Oncotarget

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Targeting lipid metabolism in the treatment of ovarian cancer

Saliha Chaudhry, Stefani N. Thomas and Glenn E. Simmons Jr. _

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Oncotarget. 2022; 13:768-783. https://doi.org/10.18632/oncotarget.28241

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Abstract

Saliha Chaudhry1, Stefani N. Thomas2 and Glenn E. Simmons Jr.3

1 Department of Medicine, University of Minnesota School of Medicine, Twin Cities, MN 55455, USA

2 Department of Laboratory Medicine and Pathology, University of Minnesota School of Medicine, Twin Cities, MN 55455, USA

3 Department of Biomedical Sciences, Cornell University College of Veterinary Medicine, Ithaca, NY 14853, USA

Correspondence to:

Glenn E. Simmons Jr., email: glenn.simmons@cornell.edu

Keywords: ovarian cancer; lipid metabolism; biomarkers; microenvironment; fatty acid

Received: July 05, 2021     Accepted: May 07, 2022     Published: May 25, 2022

Copyright: © 2022 Chaudhry et al. This is an open access article distributed under the terms of the Creative Commons Attribution License (CC BY 3.0), which permits unrestricted use, distribution, and reproduction in any medium, provided the original author and source are credited.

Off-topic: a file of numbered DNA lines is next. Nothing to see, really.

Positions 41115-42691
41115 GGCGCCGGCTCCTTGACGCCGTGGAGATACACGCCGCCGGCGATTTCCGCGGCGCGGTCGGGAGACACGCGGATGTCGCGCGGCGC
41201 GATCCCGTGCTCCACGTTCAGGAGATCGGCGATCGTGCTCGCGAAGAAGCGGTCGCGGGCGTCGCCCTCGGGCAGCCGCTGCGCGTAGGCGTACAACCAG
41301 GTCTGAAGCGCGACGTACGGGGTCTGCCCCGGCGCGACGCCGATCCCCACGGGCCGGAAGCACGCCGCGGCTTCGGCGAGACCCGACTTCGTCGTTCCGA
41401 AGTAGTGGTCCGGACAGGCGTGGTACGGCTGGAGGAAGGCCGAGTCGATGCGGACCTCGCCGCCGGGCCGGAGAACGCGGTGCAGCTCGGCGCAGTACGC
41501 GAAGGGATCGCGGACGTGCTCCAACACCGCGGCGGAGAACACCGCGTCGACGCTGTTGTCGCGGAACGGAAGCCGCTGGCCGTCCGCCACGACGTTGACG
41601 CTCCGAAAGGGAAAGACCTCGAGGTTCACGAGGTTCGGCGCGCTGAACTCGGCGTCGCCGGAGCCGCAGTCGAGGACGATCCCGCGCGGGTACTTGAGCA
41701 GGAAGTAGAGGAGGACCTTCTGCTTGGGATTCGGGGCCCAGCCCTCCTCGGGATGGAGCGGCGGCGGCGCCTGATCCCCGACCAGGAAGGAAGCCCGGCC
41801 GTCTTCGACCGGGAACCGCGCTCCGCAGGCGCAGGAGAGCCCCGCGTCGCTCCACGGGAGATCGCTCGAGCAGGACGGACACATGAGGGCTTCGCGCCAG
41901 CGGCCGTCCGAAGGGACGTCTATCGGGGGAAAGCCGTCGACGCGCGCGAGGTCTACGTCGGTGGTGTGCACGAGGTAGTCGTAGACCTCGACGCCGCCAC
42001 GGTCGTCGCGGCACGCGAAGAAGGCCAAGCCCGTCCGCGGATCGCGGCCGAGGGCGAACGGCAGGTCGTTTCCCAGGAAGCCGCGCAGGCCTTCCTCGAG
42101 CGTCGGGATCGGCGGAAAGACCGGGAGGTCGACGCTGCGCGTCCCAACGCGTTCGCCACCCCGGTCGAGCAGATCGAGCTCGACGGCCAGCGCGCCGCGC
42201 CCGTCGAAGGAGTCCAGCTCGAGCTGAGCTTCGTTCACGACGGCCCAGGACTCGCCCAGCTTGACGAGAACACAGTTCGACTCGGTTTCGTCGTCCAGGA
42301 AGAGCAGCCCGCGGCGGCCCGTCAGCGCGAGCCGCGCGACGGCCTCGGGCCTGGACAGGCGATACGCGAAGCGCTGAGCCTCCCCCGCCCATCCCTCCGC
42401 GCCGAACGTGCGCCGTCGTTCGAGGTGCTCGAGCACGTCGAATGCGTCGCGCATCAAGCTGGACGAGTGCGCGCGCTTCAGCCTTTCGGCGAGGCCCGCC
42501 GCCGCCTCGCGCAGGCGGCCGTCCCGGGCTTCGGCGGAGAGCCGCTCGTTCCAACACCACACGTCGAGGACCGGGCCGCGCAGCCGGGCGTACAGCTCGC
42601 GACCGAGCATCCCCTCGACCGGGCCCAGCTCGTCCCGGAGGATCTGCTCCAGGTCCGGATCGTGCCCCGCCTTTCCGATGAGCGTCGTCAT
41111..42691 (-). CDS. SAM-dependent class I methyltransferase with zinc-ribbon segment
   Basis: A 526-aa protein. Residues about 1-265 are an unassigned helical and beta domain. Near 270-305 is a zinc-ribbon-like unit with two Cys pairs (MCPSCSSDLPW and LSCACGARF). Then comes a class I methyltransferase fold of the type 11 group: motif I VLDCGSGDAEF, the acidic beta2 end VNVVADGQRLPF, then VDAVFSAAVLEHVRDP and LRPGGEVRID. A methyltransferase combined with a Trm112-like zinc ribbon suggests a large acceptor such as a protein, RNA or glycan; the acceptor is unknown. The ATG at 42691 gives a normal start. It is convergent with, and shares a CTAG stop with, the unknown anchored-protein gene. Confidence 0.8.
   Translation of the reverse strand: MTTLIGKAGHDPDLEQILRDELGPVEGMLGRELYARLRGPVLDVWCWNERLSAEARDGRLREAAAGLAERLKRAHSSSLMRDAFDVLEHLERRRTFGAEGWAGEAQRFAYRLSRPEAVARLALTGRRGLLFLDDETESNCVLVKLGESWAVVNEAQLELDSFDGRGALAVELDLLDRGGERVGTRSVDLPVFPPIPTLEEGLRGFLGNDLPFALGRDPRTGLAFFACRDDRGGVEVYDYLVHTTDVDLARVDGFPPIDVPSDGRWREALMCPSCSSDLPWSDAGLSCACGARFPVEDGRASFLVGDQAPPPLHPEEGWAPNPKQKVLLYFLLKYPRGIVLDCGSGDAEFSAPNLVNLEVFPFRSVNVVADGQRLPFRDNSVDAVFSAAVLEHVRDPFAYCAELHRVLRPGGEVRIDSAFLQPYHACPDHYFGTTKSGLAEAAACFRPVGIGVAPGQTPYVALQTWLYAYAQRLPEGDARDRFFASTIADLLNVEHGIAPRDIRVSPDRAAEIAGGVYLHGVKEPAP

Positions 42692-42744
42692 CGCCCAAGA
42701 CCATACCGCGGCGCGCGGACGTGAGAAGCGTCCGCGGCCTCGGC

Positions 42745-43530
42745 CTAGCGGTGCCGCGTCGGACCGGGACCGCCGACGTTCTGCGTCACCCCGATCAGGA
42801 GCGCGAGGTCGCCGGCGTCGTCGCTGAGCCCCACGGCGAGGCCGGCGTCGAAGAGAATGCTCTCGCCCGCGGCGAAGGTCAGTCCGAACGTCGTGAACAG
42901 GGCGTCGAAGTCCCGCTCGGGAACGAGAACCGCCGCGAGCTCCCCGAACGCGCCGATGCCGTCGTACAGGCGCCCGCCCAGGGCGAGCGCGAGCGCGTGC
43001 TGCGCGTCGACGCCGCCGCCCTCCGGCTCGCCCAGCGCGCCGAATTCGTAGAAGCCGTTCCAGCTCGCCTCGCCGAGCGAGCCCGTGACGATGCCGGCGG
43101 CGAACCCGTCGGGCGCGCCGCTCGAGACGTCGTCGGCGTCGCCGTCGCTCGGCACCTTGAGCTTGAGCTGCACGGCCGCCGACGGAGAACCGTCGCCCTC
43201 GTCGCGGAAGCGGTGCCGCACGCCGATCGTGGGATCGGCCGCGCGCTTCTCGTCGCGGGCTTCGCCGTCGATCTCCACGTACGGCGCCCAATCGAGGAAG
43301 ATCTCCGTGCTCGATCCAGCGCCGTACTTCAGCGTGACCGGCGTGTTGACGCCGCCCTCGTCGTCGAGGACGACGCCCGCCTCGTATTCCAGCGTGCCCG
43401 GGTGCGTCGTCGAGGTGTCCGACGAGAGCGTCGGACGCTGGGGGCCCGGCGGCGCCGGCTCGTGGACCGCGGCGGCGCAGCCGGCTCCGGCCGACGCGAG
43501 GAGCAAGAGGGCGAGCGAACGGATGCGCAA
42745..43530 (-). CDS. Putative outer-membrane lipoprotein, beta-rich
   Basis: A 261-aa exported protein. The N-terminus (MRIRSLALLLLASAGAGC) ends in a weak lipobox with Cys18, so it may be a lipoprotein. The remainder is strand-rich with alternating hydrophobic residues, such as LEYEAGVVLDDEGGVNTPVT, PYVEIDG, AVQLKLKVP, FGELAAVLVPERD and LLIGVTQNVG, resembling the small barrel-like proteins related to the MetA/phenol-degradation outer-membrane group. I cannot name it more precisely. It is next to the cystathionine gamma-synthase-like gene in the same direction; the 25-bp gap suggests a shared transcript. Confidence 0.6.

ABSTRACT

Cancer cells undergo alterations in lipid metabolism to support their high energy needs, tumorigenesis and evade an anti-tumor immune response. Alterations in fatty acid production are controlled by multiple enzymes, chiefly Acetyl CoA Carboxylase, ATP-Citrate Lyase, Fatty Acid Synthase, and Stearoyl CoA Desaturase 1. Ovarian cancer (OC) is a common gynecological malignancy with a high rate of aggressive carcinoma progression and drug resistance. The accumulation of unsaturated fatty acids in ovarian cancer supports cell growth, increased cancer cell migration, and worse patient outcomes. Ovarian cancer cells also expand their lipid stores via increased uptake of lipids using fatty acid translocases, fatty acid-binding proteins, and low-density lipoprotein receptors. Furthermore, increased lipogenesis and lipid uptake promote chemotherapy resistance and dampen the adaptive immune response needed to eliminate tumors. In this review, we discuss the role of lipid synthesis and metabolism in driving tumorigenesis and drug resistance in ovarian cancer conferring poor prognosis and outcomes in patients. We also cover some aspects of how lipids fuel ovarian cancer stem cells, and how these metabolic alterations in intracellular lipid content could potentially serve as biomarkers of ovarian cancer.


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